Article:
Solar Developers Face Threat as More Utilities Opt to Own

Updated on
  • Utilities want to own solar farms, not just buy the power
  • ‘Developers’ business models are potentially damaged’

A growing number of U.S. utilities are opting to own their own solar farms instead of striking decades-long deals to buy just the power.

NextEra Energy Inc. and Dominion Resources Inc. are among utility-owners that may build as much as 1 gigawatt of solar farms in regulated markets this year, a potential threat to developers that build clean-energy projects and depend on them to buy the electricity.

Most utilities prefer to build and own generating assets, passing on the costs to customers. This model, known as rate-basing, has been less common for solar in part because the power is only available during the day. As photovoltaic panels get more competitive with natural gas and coal -- in some places it’s now the cheapest source of electricity -- it’s starting to make sense to rate-base solar farms.

“It’s a natural transition for us,” said Carmine Tilghman, senior director of energy supply at Arizona utility Tucson Electric Power Co. “The customer base wants us to move toward” clean energy.

Tucson Electric is considering solar to replace some old thermal power plants being retired, Tilghman said during a panel discussion at Infocast’s Solar Power Finance & Investment Summit in San Diego. The company prefers to own about 25 percent of the power it uses, with the rest coming from power-purchase agreements.

Developer Model

“Some developers’ business models are potentially damaged if utilities want to take the drivers’ seat,” Eran Mahrer, senior director of utilities at Tempe, Arizona-based panel maker First Solar Inc., said during the panel discussion.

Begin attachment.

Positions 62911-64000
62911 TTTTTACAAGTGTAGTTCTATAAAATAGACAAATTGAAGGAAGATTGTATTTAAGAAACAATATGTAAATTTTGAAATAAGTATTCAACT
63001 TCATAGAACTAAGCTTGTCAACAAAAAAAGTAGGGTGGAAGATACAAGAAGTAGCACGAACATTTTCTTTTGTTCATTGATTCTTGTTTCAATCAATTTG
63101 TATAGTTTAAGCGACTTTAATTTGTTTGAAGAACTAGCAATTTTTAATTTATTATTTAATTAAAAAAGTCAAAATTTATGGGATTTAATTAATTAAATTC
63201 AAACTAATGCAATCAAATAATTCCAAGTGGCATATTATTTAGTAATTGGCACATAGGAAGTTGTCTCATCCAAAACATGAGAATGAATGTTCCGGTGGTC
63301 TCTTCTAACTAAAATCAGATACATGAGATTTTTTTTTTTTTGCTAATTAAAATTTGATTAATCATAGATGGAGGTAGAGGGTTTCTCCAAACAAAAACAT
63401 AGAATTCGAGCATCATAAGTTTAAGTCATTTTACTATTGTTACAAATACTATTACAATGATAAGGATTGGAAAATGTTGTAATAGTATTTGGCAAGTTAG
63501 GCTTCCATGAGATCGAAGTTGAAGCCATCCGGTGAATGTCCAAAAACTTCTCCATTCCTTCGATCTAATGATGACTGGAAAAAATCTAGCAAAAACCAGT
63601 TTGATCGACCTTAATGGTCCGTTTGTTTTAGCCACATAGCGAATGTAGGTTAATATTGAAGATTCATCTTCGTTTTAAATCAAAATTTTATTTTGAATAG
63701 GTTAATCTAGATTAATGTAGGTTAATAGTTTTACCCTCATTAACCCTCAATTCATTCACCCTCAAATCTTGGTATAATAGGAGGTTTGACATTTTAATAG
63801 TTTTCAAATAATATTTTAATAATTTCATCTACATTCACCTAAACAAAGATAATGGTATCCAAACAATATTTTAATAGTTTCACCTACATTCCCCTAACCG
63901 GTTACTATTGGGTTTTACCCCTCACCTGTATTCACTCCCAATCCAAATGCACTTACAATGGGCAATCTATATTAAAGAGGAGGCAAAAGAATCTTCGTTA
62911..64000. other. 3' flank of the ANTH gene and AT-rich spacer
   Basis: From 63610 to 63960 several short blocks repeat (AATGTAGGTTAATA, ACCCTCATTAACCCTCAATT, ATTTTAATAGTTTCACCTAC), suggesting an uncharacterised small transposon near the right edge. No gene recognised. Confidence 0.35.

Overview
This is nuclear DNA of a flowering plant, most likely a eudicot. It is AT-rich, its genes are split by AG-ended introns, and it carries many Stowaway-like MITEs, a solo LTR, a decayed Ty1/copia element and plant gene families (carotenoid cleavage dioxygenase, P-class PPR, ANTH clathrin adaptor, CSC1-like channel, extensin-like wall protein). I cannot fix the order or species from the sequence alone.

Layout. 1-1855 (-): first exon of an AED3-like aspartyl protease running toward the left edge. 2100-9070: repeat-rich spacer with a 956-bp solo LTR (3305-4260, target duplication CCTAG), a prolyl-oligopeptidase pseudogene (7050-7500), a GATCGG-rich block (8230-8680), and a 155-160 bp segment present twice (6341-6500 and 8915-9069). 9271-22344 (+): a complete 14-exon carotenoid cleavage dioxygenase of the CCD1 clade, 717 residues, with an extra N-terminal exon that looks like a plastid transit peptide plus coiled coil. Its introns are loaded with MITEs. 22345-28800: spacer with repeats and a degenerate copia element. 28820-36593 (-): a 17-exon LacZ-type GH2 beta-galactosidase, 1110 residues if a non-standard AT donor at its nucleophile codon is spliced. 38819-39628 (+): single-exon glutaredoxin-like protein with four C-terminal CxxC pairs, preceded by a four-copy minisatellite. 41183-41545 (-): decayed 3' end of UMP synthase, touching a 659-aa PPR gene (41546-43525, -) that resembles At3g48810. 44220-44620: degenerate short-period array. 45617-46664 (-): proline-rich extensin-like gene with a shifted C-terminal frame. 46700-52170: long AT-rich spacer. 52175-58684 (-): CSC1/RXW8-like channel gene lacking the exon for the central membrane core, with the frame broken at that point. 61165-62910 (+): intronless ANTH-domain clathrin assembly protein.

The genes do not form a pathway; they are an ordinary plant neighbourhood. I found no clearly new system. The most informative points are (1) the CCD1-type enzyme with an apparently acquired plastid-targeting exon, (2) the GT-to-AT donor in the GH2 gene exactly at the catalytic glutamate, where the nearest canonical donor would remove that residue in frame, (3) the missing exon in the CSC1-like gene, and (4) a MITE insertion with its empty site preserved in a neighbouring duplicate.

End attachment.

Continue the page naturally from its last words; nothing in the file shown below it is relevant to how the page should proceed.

Utilities may account for about 14 percent of the large-scale projects added in the U.S. this year, compared with 7 percent of big projects commissioned from 2009 to 2015, according to Nathan Serota, an analyst at Bloomberg New Energy Finance. That may lead to a significant shift in the industry.

“It’s an existential threat,” Serota said in an interview Wednesday at the conference. “Developers are used to building projects, selling power and raising debt and tax equity. Utilities can do all those things.”

NextEra is already a major clean-energy developer in deregulated markets, where it sells the output to local utilities. Its Florida Power & Light utility unit said last month it’s planning to build about 600 megawatts of new solar projects over the next year in Florida, a regulated state. That would add to the 335 megawatts it already owns and operates in the state.

And Dominion said this week it’s planning two solar farms in South Carolina with 81.4 megawatts of capacity.

In regulated markets, utilities are granted a local monopoly and regulators guarantee a certain profit for building and maintaining power plants. In deregulated regions, including California, the top solar state, utilities are generally barred from owning generating assets and deliver electricity they buy from other companies. 

Regulated utilities in the Southeast are seeking “to funnel the expertise they’ve gained developing projects out west to their home turf,” Serota said in an email Thursday.

— With assistance by Mark Chediak

(Updates with utility’s solar capacity in ninth paragraph.)
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